The history of Janmashtami dates back to more than five thousand years ago. The authenticity of the origin of most Hindu religious festivals is hard to establish historically and their inception is mostly traced to the sacred scriptures. It is much the same with Janmashtami, the origin of which has its roots in the legendary account of the birth of Shri Krishna.
About five and a half thousand years ago, there ruled in Mathura in the modern day Indian state of Uttar Pradesh a despotic king known as Kamsa. The people of the city had a trying time bearing the whims and oppression of their tyrannical ruler. Kamsa had overthrown his own father Ugrasena to gain access to the royal throne and was infamous for his fierce ambition that spared none, not even his loved ones.
But even the fearsome Kamsa had a soft corner for his cousin Devaki, whom he loved very much and wanted to marry her off to a decent man. Soon the day of Devaki's marriage came near and King Vasudeva of the Yadu dynasty won her hand. But when the marriage ceremony was almost complete, the great sage Narada told Kamsa that he would die in the hands of the eighth child born of Devaki and Vasudeva. This filled Kamsa with anxiety and anger and he proceeded to kill his beloved cousin in fear for his own life. Then Vasudeva pleaded with the tyrant and promised to surrender every one of the children born to them to Kamsa. Being fond of his sister and pleased with this agreement, Kamsa forced the newly wed couple to live in his palace prison as captives till their eighth child was born. This was soon carried out and the duo were under constant watch by the royal guards. Each time a child was born to the couple, Kamsa would personally pay a visit to their cell and smash the head of the infant on the prison wall unmoved by the heartbreaking cries of Devaki and the entreaties of Vasudeva. He did this for seven times until nine years had passed and Devaki was to have a baby for the eighth time.
But the night the eighth child was about to be born, a miracle happened. All the guards magically went to sleep, the doors of the prison opened by themselves and the shackles of Vasudev and Devaki opened by themselves and dropped to the ground. Soon Devaki gave birth to a baby. The child was very dark in complexion but a beautiful boy beyond comparison. As Vasudeva marvelled at his new-born child, a voice from the sky (akashvani) ordered him:
"O Vasudev, take your child to the Gokul kingdom, ruled by your friend King Nanda. Nanda and his queen Yashoda has just given birth to a daughter. Exchange your son for their daughter. They are asleep and will not know about the exchange. Take their little girl and return to the prison immediately. Make haste or else Kans will come to know about the birth of this child and kill it. This child has been born to subjugate all evil and protect the innocent. He will even save you one day. Now hurry before it gets too late".
The Gokul kingdom was across the river Yamuna, which flowed near the city of Mathura. Vasudev knew that he had to carry his baby. Suddenly his eyes caught the sight of a "chhaaj" (reed contraption by which all foreign matter is removed from any lentil, rice, wheat etc.). He cleared the dirt from it, placed his little baby in the basket and took him to the banks of the great river Yamuna. It being the rainy season, the river was in full spate, and it was still raining. On stepping into the river, poor Vasudev had more than half of his body submerged in the water. He tried to save the baby from the rising river by holding him higher and higher. But there was no way he could shield it from the torrential rain. Then, he saw a huge five-mouthed snake following him from behind and providing a canopy over the baby with its hood. The sight struck fear in the heart of Vasudev, but then he remembered the akashvani, which is the voice of angels, andz he was reassured that he and his baby was being protected and that he would surely reach his destination.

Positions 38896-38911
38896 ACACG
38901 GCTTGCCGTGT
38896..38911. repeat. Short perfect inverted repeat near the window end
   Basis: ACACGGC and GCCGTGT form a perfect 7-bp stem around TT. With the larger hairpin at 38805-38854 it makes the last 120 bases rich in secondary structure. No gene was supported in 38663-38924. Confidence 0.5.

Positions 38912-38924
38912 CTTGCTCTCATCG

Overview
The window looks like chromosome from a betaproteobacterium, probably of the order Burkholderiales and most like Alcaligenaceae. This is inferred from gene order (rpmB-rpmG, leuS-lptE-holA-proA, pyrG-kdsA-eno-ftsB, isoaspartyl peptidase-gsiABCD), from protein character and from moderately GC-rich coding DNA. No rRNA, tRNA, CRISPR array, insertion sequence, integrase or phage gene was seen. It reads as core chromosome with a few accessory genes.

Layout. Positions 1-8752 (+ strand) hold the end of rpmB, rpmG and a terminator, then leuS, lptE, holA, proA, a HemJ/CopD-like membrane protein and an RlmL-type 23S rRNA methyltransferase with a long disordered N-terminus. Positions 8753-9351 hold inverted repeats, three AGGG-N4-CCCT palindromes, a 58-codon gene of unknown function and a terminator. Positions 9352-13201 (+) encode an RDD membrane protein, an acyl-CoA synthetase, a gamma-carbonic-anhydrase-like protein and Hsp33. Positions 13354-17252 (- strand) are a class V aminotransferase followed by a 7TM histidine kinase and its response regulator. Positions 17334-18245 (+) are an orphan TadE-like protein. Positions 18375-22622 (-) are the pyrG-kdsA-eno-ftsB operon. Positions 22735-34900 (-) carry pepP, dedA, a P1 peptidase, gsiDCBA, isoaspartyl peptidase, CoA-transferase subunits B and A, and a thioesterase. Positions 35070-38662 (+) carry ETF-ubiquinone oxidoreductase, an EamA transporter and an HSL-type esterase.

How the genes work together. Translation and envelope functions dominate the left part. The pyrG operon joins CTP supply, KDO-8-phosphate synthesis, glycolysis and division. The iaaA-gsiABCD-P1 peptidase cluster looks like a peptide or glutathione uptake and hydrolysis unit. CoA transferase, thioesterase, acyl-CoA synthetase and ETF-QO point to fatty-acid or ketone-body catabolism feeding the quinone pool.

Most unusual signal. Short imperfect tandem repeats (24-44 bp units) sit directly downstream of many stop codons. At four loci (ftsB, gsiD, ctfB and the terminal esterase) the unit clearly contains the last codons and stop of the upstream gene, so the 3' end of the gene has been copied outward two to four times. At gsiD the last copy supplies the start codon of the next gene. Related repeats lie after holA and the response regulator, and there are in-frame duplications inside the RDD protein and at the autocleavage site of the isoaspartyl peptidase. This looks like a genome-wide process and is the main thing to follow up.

At Gokul, Vasudev entered the house of his friend Nand, who was asleep and so was his wife Yashoda, and so were all the attendants. He saw a sweet baby near Yashoda and quickly scooped it in his arms after placing his own son in the empty space next to Yashoda.
With Sheshnag assisting him like before, Vasudev returned to the prison with the girl-child. He entered his dark cell and laid the baby by Devaki's side. Soon the shackles were back in place, the doors shut and the guards woke up.
On seeing the baby, the attendants rushed up to their master Kans to give him the news. Kans came in a great hurry, Because it was the eighth child. He picked up the baby and threw it against the wall, but the little girl flew up into the air. With a blinding flash of light, the baby took the form of a fierce goddess sky, who taunted Kamsa:
"O Kans, your destroyer has already been born, and is elsewhere. He is now well and alive in a safe place. And one day, he will come in search of you and kill you! You can not change your destiny, how hard you may try!"
Along with the sound of laughter, the goddess disappeared leaving behind the dumbstruck Kamsa. This little girl has come to be worshipped under various names - Durga, Tara, Ishani and Mandakini.
This legend of the birth of Lord Shrikrishna is recounted on every Janmashtami and the praises of the friend-god are sung in almost every temple dedicated to the divine being. Pious Hindu's hold this account of the birth of the Lord very dear to their hearts.